But some speakers at Thursday’s meeting were clearly distressed about the complaint and its impact on Nuovo.
“I would hope that any citizen, no matter their affiliation with anything, would have a right to speak,” resident and Planning Commission Chairwoman Nancy Malcolm said. “I would certainly hope that anybody would be welcome to participate and to exclude them from speaking and providing some valuable information is going way beyond what any conflict of interest (policy) is meant to be.”
Rep. Paul Ralston, D-Middlebury, also weighed in on the issue. He said he and others elected Nuovo knowing of his past employment with the college and perceiving that as a desirable qualification.
“We knew he was held in high regard by the college,” Ralston said. “In making your decision you need to make sure not to disenfranchise me and the hundreds of others who voted for someone knowing that they had access and influence. Victor had brought tremendous resources to our town through his relationship with the college and that has been a very good thing for us as taxpayers.”
Former Middlebury Selectman John Tenny said he did not see a conflict of interest in Nuovo’s participation in the town offices-recreation center discussion and votes because local residents will become the final arbiters of the projects on Town Meeting Day.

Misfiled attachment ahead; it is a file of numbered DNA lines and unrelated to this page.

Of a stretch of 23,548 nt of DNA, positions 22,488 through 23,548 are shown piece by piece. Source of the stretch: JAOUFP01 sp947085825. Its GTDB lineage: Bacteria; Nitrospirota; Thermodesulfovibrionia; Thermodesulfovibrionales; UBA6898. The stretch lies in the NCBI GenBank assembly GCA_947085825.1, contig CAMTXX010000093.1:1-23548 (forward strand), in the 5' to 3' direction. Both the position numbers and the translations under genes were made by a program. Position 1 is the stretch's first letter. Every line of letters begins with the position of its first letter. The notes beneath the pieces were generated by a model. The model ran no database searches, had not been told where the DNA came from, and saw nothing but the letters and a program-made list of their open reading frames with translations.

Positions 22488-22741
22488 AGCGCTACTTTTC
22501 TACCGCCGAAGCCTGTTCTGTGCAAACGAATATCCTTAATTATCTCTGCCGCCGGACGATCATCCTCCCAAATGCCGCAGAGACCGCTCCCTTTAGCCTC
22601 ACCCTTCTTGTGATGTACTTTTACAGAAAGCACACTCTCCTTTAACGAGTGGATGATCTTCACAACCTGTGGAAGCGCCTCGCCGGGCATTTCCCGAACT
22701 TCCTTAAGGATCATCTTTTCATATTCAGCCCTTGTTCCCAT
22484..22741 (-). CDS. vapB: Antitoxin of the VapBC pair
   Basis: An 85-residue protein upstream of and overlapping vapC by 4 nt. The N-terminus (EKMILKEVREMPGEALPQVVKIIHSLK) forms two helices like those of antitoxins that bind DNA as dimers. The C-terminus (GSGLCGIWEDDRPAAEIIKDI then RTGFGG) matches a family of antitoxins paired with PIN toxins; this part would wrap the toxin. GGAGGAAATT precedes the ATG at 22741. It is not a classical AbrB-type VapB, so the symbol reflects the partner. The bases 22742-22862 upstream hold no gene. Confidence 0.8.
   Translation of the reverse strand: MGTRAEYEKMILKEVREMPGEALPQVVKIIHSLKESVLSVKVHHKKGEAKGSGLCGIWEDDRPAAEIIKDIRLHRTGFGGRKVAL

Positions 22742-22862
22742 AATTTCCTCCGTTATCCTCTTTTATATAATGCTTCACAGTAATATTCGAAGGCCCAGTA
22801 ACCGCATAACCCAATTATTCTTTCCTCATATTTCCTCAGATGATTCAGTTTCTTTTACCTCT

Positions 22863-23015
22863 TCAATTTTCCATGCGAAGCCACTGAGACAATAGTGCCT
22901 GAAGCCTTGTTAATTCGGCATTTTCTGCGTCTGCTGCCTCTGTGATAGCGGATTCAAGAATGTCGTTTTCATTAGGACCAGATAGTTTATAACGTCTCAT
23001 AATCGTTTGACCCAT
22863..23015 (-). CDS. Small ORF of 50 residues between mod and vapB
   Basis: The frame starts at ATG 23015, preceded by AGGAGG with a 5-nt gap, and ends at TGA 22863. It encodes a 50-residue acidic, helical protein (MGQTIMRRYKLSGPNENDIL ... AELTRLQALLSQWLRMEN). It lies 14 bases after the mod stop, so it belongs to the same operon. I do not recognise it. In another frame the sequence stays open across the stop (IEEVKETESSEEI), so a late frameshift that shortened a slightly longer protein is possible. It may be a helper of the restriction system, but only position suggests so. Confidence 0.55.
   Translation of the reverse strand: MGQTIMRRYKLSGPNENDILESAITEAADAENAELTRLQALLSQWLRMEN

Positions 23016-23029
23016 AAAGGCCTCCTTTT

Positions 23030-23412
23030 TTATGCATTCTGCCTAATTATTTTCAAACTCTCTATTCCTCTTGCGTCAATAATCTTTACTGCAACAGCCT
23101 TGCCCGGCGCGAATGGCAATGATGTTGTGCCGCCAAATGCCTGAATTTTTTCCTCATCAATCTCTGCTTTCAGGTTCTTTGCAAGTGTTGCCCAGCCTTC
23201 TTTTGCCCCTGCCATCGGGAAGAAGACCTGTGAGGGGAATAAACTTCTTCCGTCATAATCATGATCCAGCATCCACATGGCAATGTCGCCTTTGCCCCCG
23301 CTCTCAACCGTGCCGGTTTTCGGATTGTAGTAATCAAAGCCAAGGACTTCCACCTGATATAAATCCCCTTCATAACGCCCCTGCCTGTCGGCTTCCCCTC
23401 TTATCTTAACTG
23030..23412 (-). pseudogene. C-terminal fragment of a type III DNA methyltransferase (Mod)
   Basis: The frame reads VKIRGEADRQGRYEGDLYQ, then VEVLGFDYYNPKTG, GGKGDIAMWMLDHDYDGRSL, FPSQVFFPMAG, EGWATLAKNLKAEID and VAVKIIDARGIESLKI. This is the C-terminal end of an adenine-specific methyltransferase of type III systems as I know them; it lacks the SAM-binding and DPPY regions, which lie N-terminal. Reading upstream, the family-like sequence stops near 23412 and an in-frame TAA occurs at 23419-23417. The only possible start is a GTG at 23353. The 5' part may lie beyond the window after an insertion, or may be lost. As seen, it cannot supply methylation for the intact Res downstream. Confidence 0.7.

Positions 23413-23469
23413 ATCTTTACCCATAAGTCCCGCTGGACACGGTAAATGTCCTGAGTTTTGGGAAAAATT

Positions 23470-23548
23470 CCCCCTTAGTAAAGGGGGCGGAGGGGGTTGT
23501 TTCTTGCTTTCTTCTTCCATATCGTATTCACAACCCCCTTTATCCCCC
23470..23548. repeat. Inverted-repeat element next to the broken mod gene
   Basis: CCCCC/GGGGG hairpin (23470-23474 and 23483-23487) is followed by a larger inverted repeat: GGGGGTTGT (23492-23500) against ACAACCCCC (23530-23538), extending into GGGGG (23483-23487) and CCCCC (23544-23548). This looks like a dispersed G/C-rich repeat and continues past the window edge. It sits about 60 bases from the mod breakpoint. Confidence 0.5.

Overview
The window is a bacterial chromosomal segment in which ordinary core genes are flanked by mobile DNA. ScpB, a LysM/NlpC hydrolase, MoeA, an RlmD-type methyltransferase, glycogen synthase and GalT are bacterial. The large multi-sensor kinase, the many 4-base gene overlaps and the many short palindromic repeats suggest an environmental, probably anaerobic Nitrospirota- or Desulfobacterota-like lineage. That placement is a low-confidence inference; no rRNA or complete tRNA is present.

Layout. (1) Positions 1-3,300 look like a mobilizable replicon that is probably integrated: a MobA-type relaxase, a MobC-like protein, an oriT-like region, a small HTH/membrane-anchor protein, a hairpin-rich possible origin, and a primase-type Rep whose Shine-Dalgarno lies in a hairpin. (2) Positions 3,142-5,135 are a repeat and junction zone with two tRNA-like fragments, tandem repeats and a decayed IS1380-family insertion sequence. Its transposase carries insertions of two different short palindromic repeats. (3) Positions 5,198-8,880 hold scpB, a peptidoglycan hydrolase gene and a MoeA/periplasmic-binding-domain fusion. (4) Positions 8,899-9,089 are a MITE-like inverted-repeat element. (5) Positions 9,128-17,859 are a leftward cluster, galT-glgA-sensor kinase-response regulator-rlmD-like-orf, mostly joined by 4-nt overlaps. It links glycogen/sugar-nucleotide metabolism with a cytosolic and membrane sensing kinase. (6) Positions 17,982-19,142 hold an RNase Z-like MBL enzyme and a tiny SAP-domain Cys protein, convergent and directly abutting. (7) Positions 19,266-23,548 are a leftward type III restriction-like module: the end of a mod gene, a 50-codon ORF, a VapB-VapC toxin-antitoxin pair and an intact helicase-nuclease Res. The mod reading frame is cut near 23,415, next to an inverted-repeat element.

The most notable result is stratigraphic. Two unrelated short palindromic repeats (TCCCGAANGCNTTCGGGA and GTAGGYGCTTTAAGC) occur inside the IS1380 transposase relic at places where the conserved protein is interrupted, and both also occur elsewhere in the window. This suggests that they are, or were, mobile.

“The board here is not making a decision here on a move forward; it is making the decision on what to propose for the voters to consider, and only that,” Tenny said. “All actions that you take here are then subject to the consideration and approval or disapproval of the voters.
“Personally, I see these well-discussed issues of conflict more as a distraction and a diversion rather than anything of substance,” Tenny added.
Selectman George asked for a show of hands on each of the three matters brought up in the complaint. After some deliberation, the board voted 5-1, with Selectman Gary Baker opposed, to reconsider the town-gown term sheet at its upcoming Jan. 14 meeting because Nuovo had participated in the board’s discussion on the matter back on Dec. 17. The board voted 5-1, with Bingham opposed, to uphold the board’s vote on the Creek Road location; and it voted 4-2, with Bingham and Shashok opposed, to uphold the board’s vote relating to a referendum on keeping the town offices and gym at their current location.